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Bentley is now coming up to 13 months old and is mostly a fantastic boy. However, he has a problem that he displays while out walking although not every time. Up to now, my husband has said that he he sometimes gets over excited and starts to run around having a skit and barking. This then turns to focusing on him, jumping up, grabbing at his clothes and nipping at his heals or arms. It is as if a switch has been put on and appears to come out of nowhere. As he never does it to me, I have been giving some advice on how to get around this and calm him down. It usually lasts 30 secs to a minute to get him back to normal and then it is as if nothing has happened and he behaves perfectly.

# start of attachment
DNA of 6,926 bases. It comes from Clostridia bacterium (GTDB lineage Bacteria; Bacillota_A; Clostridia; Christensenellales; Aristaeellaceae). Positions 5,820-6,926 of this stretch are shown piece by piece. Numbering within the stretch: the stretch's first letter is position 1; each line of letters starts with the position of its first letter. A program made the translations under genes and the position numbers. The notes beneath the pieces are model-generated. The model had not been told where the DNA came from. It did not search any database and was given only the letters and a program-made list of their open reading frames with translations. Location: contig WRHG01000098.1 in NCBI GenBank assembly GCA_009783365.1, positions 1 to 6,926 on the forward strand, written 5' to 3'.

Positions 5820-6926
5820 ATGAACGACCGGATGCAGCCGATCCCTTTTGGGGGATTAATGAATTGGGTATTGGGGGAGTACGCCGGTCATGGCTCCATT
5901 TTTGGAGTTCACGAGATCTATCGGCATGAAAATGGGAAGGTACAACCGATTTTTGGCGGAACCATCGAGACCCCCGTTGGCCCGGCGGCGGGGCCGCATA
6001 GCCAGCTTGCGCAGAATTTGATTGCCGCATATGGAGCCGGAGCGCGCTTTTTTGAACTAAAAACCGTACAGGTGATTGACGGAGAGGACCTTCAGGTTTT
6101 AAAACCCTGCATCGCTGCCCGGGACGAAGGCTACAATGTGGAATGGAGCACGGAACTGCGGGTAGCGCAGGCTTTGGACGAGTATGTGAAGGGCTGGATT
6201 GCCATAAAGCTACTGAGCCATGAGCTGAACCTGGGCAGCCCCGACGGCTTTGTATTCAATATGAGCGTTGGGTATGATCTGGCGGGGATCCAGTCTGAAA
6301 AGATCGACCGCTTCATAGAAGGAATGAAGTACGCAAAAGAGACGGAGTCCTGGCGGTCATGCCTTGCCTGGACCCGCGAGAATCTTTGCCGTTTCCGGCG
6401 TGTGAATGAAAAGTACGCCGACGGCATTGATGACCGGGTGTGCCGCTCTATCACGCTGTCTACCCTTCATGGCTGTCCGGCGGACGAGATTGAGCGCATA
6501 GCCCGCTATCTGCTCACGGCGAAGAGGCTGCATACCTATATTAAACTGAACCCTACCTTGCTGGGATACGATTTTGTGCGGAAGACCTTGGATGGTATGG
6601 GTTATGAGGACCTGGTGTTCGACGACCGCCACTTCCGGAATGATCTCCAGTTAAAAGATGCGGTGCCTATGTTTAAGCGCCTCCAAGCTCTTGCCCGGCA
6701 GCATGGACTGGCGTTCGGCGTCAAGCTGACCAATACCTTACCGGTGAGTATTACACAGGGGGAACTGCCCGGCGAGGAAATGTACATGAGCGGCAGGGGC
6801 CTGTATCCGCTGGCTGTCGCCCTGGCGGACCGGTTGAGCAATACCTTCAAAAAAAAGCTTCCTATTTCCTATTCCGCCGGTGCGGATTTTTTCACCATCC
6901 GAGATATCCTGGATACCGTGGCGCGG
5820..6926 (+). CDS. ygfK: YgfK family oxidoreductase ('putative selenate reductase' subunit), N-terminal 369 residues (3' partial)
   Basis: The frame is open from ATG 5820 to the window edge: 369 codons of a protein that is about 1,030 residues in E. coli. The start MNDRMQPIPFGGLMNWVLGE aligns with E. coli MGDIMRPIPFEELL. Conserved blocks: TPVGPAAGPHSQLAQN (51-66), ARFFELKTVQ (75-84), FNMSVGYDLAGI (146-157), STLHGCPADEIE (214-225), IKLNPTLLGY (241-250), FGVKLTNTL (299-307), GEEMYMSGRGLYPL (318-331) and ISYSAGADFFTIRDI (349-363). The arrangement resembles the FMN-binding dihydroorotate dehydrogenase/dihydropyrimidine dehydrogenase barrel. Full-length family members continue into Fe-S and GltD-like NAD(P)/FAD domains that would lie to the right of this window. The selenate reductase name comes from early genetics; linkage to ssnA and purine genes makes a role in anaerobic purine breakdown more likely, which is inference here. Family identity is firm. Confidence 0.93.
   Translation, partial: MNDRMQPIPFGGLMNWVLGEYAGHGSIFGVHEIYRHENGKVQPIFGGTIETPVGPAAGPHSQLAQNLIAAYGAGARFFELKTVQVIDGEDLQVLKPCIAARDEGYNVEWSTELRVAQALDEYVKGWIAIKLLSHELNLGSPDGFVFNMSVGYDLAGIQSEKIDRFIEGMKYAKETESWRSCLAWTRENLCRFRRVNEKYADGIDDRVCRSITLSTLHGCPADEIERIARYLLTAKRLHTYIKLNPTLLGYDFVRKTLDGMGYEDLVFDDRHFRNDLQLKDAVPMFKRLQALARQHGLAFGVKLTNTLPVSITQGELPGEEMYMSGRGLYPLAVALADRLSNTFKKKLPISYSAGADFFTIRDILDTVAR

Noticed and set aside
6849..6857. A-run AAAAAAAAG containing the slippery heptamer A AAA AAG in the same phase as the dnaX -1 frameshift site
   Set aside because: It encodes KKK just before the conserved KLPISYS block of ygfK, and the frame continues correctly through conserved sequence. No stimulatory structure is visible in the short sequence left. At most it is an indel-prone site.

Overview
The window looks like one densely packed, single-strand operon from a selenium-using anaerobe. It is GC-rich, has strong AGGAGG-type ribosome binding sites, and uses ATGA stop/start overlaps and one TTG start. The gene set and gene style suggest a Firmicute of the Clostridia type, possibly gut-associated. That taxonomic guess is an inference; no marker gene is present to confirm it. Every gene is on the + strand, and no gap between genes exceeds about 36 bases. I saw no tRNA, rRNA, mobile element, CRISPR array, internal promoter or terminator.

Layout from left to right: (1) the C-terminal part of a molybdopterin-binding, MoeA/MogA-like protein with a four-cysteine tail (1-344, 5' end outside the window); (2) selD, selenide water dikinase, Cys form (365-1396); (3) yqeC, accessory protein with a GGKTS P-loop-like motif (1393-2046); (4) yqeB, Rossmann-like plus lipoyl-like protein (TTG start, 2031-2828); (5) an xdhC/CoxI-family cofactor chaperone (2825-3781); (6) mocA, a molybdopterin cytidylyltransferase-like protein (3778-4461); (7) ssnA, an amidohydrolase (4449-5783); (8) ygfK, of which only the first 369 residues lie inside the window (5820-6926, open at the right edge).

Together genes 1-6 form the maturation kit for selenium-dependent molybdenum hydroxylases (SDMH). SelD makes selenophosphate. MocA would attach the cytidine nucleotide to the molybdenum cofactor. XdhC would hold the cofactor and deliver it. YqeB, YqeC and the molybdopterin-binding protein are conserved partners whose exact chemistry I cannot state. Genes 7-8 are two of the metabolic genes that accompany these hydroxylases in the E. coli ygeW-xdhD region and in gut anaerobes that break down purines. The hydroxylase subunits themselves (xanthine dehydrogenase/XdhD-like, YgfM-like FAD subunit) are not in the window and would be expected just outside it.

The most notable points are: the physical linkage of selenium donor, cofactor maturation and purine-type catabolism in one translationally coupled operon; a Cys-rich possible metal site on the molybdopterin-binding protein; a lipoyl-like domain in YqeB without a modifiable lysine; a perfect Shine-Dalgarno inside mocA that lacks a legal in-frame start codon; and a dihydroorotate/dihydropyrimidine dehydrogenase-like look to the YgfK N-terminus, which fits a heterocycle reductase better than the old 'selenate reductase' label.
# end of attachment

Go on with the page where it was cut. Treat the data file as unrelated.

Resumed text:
Yesterday, I went with my husband to see if he would do it and he had 4 of these episodes and also focused on me, but assumed this was because I was trying to get him to snap out of it. My observations were as follows: He appears to do it when we come out of woodlands into open fields and he gets excited and starts to run around. Also if he gets his excitement levels up. It is almost as if his brain overloads and then looks around for someone to play with and thinks we are other dogs to do just that. Whilst we both feel uncomfortable while he is doing it, I do not feel threatened as he does not do it in an aggressive way if that makes sense. But we do not want it to become a habit and want to stamp it out as soon as possible. This is the first time time he has done it in front of me when we have both been together which is really odd, but my husband gets very uptight now, worrying if he will do it while they are out and this feeling obviously feeds the situation. In the home, he is really well behaved and quiet. We have been letting him on the settee but I have decided that any position of power is to be avoided so he has been relegated to the bed on the floor in the lounge now. All his other behaviour outside is fine and he is a submissive dog but does try it on with Malcolm who is not so hot on making sure he is boss all the time. If anyone has any ideas on how we should deal with this situation I would be very grateful, so Malcolm can enjoy taking him for a walk the way he should do.